No, the ninth-generation Honda Civic doesn’t have a cult-following like the high-revving coupes and hatchbacks for the 1990s, but it’s far safer and better on gas than the Civics before it. Its base engine is a 140-hp inline-four with an EPA-estimated 39 mpg on the highway. And it’s available with a manual gearbox, arguably the most important prerequisite for a high school diploma. It’s relatively easy to score a sub-$10,000 Civic sedan with less than 100,000 miles on it, although most listings are for economical CVT-equipped models. For a more thrilling ride, try the 201-hp Civic Si, available only with a six-speed manual transmission. To keep the budget under $10,000, however, Civic Si listings will likely have more than 160,000 miles.
Hyundai Tucson (2012)
In 2012, we ranked the 176-hp all-wheel-drive Hyundai Tucson dead last in a six SUV comparison test. Our review of the Tucson, in summary: meh. But time has passed, the same Tucson can be had for less than $10,000, and, meh, it ain’t so bad. And although we picked that particular Tucson last, it did have a few selling points versus the Ford Escape, Honda CR-V, and Mazda CX-5 of the time. Not only did the Tucson have the most front interior space at 55 cubic feet, it had the quietest idle, and the lowest top speed. So, even if it’s not our first, second, or even fifth pick, it’s not a bad choice for a kid just hitting the road.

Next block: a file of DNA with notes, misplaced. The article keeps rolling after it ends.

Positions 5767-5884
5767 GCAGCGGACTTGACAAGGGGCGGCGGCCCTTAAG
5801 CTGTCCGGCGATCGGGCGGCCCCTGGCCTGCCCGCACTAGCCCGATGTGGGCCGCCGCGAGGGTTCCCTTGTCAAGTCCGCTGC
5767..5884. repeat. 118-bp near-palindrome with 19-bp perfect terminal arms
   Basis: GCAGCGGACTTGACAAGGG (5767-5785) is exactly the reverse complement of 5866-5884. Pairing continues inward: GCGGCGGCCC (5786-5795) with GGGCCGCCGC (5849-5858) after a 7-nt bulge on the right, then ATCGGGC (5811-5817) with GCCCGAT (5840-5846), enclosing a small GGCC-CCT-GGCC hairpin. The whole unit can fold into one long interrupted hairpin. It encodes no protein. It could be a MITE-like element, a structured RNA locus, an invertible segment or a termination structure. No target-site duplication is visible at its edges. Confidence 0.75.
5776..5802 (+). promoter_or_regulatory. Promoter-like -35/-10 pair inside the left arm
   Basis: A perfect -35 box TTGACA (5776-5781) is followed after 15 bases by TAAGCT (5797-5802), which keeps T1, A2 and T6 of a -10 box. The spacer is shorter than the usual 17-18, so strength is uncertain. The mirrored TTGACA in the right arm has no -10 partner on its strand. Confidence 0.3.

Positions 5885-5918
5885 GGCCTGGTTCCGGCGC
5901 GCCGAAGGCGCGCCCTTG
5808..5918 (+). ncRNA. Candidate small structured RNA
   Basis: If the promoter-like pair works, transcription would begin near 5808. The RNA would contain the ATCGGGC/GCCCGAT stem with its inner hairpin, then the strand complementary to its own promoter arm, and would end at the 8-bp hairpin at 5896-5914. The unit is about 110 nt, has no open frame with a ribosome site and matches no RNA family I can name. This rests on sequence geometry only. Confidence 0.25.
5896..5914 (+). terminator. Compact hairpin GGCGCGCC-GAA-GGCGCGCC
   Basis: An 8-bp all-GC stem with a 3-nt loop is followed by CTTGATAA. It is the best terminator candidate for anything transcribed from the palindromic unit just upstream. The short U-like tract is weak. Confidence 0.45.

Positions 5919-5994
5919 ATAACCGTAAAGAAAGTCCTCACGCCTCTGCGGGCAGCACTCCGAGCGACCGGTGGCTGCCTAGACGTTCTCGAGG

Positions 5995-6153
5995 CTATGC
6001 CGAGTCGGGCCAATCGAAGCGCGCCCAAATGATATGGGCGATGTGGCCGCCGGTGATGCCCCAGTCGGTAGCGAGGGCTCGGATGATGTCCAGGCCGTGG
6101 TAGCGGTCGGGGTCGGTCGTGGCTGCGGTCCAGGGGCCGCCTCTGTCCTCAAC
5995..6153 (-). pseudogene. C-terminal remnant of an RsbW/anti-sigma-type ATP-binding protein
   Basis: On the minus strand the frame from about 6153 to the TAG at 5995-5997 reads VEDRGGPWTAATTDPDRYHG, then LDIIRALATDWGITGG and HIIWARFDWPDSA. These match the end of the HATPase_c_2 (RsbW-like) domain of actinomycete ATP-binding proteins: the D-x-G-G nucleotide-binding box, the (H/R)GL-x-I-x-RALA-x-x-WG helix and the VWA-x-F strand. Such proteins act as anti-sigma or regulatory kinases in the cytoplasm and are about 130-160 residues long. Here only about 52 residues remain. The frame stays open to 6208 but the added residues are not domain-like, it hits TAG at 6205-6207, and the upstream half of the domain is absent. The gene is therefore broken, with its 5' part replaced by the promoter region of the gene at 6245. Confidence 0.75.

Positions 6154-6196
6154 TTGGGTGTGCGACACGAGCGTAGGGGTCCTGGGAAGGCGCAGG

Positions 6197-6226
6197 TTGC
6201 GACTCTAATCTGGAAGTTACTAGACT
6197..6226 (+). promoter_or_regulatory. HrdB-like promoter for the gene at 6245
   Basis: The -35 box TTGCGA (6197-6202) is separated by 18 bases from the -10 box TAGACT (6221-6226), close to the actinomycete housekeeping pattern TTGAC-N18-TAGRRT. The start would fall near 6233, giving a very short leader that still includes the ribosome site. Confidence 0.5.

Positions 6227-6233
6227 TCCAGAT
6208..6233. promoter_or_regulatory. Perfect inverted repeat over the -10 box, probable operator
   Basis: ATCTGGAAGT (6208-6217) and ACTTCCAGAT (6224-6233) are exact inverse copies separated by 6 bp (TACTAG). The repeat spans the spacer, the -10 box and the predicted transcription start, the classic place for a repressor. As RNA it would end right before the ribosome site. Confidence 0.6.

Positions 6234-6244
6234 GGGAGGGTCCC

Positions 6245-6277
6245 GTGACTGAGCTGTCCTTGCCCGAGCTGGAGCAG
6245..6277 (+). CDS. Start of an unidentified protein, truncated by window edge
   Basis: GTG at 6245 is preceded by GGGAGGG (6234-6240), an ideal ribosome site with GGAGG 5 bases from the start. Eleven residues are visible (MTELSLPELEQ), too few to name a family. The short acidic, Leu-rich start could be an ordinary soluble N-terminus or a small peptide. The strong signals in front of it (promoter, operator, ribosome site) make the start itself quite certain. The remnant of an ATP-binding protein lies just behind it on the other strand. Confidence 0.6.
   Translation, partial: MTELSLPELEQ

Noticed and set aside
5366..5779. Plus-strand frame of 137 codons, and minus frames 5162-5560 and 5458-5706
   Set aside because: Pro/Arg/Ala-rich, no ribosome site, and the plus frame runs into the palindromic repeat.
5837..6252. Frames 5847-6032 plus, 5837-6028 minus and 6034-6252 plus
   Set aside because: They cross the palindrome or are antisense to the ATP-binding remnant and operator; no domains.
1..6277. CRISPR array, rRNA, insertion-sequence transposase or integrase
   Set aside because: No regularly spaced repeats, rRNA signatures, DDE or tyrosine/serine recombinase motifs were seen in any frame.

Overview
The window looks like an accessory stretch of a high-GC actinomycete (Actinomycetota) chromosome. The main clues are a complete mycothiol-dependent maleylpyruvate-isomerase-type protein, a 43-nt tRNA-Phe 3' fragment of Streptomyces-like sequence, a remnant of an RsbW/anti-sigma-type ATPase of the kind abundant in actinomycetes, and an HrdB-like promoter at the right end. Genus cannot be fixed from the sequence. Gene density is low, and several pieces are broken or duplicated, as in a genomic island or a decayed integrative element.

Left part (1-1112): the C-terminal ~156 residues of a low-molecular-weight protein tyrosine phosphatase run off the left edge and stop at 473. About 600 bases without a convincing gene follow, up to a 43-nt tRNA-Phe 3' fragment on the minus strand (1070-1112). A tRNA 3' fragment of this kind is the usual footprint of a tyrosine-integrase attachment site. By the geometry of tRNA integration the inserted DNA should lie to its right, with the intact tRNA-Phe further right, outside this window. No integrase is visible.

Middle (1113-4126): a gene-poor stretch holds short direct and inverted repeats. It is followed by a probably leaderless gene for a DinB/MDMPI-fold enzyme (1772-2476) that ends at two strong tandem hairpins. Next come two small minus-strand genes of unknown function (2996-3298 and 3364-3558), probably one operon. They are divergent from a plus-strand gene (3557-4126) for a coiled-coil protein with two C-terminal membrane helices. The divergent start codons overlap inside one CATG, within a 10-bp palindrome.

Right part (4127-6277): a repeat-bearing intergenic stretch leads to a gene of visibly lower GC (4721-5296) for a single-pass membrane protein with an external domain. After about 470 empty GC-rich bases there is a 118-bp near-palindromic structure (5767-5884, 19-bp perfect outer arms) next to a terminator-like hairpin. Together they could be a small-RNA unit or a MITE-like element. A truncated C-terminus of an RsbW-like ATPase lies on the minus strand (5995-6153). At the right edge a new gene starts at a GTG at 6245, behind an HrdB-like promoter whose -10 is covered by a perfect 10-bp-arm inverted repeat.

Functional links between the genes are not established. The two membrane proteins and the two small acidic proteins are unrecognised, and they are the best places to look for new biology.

Mazda 3 (2011 or newer)
There’s an old saying that the best new cars make the best used cars, and this has been one of the best compacts for most of the past decade. The Mazda 3, which has always been available as a small sedan or hatchback, is not only safe, fuel efficient, and reliable, it’s also a hoot to drive, with sharp handling, good power, and a fun, sporty disposition. These cars are also spacious for their size and have stylish, high-quality interiors. Prices start as low as $5000 for models from 2011 to 2013, but it’s best to spend a little more if you can and get a 2014 or newer Mazda 3, which have higher safety ratings. They look better too and offer more interior space. They’re so good that from 2014 to 2017 we selected the Mazda 3 for our 10Best Cars list.
Mazda CX-5 (2014 or newer)
Mazda’s compact crossover, the CX-5, has only been around for two generations, and we’ve been fans since the beginning. The little SUV’s first generation debuted in 2013 and ran until 2017, when the present design arrived. Both offer class-leading athleticism and driver enjoyment, well-crafted interiors, and smart styling. Even the older models still look good. The CX-5’s design has always been more soccer player than soccer mom. In the second half of 2016, the crossover got a few updates such as a backup camera, touchscreen audio system, and a navigation system, which became standard on the Touring and Grand Touring trim levels. Some first-gen CX-5s were sold with a 2.0-liter four-cylinder and a five-speed manual transmission, but they are unicorns. Most have a 2.5-liter and an automatic. They aren’t muscle cars, but they’re quick enough. All-wheel drive was optional. Prices start at a little more than $8000.